Someone mentioned write stuff down. Yeah, do it. Write stuff down, make diagrams - how certain things are plated, maybe how something else is organised - study it at home so you're quicker and know your stuff, stick your paper up where you can see it when you're busy and forget.

    Sense of humour and music in the kitchen - will be excruciating. Be prepared for all manner of tastelessness. Plug your ears.

    Knives - on the one hand, you might give the impression that you think you're pretty hot stuff if you bring your fancy knives. Unless you're already very fast and the constant wiping and care needed for your carbon is second nature, maybe use the house knives instead and keep sharpening rods around as they'll need them constantly. On the other hand, using the crap house knives will make your work more difficult. No good solution.

    Ignore the servers. They're a bunch of ... y'know.

    Make friends with the dishwashers. People dump on them, but they deserve respect. Also shows the kind of person you are too. The servers are to the cooks what the cooks are to the dishwashers.

    The obvious: use any free moment to keep your section all tidy and organised, and refresh yourself on anything you might have forgotten or need to ask about.

    Speak Spanish. Aren't half the kitchen hands in the US Spanish speakers?

    As you're going to be there, more or less, just for fun and the experience, you might probably expect that the crew will imagine you're the type who watches the food network all the time and so thinks if you joined in it would be cool. Debatable whether working in a kitchen is actually cool, but you still might get the attitude: you're a wannabe. No surprise.

    And now a controversial one: being very hygenic takes a lot of time. At home, I wash everything when I should and as I should, and probably more so, but that's not what I've always seen done in restaurants. Watch others and see if there's any sort of general standard - because it'll probably be individual too - and then be a bit cleaner yourself, but not too clean as that'll take up time and then people will think you're slow and useless and not care why. Or you could do what I did and would do, and just ignore them and still be clean anyway.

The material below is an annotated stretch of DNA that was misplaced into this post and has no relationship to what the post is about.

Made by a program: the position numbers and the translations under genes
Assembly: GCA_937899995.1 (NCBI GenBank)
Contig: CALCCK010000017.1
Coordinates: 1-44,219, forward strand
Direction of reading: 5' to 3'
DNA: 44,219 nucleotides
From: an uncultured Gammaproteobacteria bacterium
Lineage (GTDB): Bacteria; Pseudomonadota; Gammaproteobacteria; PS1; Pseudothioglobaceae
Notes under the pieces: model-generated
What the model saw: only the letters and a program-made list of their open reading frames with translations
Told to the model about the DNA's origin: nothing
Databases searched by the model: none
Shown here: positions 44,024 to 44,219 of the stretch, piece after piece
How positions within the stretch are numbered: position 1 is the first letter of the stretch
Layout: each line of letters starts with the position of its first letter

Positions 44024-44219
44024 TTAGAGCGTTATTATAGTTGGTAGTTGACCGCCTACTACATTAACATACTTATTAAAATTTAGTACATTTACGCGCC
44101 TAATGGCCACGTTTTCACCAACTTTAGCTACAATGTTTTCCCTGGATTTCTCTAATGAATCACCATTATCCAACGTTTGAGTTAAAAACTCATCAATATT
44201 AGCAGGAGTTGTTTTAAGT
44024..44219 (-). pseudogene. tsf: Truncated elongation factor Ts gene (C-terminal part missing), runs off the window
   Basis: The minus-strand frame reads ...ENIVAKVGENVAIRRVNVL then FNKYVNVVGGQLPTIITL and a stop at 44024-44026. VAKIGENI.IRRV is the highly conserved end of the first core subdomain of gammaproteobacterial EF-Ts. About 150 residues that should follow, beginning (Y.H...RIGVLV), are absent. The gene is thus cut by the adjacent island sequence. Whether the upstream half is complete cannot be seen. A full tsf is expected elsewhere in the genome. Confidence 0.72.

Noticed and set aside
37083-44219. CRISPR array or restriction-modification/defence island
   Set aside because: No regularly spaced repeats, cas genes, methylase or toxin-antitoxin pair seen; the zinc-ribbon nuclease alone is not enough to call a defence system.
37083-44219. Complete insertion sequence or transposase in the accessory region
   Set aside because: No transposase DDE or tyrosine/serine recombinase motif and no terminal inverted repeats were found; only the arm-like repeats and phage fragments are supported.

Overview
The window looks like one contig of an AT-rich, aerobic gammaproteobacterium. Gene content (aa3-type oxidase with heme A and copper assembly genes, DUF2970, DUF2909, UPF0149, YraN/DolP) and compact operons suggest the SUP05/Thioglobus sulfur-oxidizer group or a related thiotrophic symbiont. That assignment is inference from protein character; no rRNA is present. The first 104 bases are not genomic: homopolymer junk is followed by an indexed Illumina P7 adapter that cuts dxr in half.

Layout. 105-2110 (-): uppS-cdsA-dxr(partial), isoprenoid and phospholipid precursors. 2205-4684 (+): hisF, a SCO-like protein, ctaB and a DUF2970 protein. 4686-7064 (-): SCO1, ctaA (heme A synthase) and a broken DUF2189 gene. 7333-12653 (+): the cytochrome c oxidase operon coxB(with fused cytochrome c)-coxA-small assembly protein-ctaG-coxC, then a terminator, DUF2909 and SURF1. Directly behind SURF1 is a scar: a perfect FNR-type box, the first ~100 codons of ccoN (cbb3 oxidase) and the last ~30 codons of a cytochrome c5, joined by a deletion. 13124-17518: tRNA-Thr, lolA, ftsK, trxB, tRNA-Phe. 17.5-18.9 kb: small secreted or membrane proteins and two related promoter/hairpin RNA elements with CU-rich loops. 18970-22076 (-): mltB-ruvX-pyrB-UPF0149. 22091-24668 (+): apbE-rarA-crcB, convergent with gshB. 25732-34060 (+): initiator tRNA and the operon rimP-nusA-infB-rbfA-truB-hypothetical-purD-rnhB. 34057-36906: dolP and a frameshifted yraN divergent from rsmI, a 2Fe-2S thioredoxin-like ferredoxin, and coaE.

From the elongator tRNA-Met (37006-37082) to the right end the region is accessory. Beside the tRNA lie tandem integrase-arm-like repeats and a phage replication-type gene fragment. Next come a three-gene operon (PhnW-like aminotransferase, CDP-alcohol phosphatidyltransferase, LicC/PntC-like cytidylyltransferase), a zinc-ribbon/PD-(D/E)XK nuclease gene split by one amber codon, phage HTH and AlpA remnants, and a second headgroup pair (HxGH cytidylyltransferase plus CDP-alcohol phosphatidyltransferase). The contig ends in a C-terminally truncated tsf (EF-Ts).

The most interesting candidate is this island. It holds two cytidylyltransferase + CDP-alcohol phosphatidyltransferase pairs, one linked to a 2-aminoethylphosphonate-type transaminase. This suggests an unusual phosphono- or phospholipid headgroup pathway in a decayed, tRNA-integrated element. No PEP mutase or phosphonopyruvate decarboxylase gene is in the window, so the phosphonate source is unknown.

Here is someone who knows what he's talking about.

  9. #29
    Senior Member larrybard's Avatar
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    Quote Originally Posted by marc4pt0 View Post
    . . . just about everything else mentioned, including the shanking the largest kitchen employee . . . is all perfectly sound.
    Yeah, I had a good laugh when I first read that too.

  10. #30
    Wear a chef's coat, pants and good kitchen shoes (clogs are great). If the coat is embroidered "Chef (your name here)" leave it home.

    Bring a well sharpened gyuto, parer and a slicer. Also a sharpie, a few hand towels and a thermometer.

    Expect to do prep work with a kid who will kick your ass with an inexpensive santuko, or the like. If they're smart they'll have you doing the work they hate the most. You may not use your knives much at all if you're shucking corn or cracking eggs.

    Don't expect to work with the chef or do line work.

    STFup and listen. Ask good questions, especially if you have even the slightest doubt. Have them demonstrate what they want you to do and place a sample or two on the corner of your cutting board for comparison. After you're shown what to do ask them to watch you do it to be sure it's correct.

    Depending on the size of the kitchen, you're taking up valuable real estate. Do the job correctly and once you relax your speed will increase. Work as if you're getting paid and as if the line cook will trace crappy product back to you.

    Have a sense of humor and be able to laugh at yourself. You're there for a day or less, so be yourself without trying to score points.

    If you're done with a task an no one is around, find your boss (the prep kid) and ask what you can do next.

    Keep a container of water at your station.

    Keep breaks short unless it's scheduled.

    Don't be surprised if you cut yourself, but don't get any blood on the product. Always work clean, even if it slows you down.

    Pay attention to what different sinks are used for.

    If you did things right, at the end of the day your legs and back will ache like hell and you'll want to do it again.
    "Too much of anything is bad, but too much good whiskey is barely enough." —Mark Twain